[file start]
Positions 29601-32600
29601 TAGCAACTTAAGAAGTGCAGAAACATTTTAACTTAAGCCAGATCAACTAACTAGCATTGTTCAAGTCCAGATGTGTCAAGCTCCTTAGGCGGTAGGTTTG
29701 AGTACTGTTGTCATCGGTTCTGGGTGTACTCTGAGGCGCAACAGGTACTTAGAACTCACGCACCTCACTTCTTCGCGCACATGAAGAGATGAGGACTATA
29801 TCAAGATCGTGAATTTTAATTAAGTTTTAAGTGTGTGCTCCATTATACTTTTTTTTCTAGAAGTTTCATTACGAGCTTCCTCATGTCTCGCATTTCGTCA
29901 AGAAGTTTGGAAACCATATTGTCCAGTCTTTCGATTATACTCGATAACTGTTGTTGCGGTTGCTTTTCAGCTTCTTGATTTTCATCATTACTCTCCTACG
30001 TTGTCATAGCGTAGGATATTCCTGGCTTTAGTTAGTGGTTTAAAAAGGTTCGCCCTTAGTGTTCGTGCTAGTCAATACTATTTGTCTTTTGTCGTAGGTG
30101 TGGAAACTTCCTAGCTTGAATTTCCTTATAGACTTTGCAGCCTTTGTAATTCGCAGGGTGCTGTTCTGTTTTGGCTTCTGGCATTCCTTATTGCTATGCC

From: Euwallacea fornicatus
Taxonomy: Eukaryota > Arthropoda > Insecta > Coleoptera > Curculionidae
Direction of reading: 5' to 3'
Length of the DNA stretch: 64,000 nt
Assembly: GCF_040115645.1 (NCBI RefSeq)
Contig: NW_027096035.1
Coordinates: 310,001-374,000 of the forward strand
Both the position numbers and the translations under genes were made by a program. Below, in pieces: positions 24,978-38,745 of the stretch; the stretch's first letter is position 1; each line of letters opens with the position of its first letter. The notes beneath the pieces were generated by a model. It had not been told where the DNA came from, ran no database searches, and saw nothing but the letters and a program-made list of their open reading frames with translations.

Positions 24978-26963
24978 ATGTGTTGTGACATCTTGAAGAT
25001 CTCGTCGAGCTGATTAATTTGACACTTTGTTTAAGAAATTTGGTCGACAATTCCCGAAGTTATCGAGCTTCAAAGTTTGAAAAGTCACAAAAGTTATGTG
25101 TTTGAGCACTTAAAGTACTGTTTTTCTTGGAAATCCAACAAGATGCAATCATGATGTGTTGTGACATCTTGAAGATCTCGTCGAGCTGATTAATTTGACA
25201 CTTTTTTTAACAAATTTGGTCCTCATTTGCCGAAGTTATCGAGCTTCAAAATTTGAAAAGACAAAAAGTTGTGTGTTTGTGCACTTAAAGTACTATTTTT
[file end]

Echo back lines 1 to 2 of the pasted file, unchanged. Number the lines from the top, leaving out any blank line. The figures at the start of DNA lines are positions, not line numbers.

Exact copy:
Positions 29601-32600
29601 TAGCAACTTAAGAAGTGCAGAAACATTTTAACTTAAGCCAGATCAACTAACTAGCATTGTTCAAGTCCAGATGTGTCAAGCTCCTTAGGCGGTAGGTTTG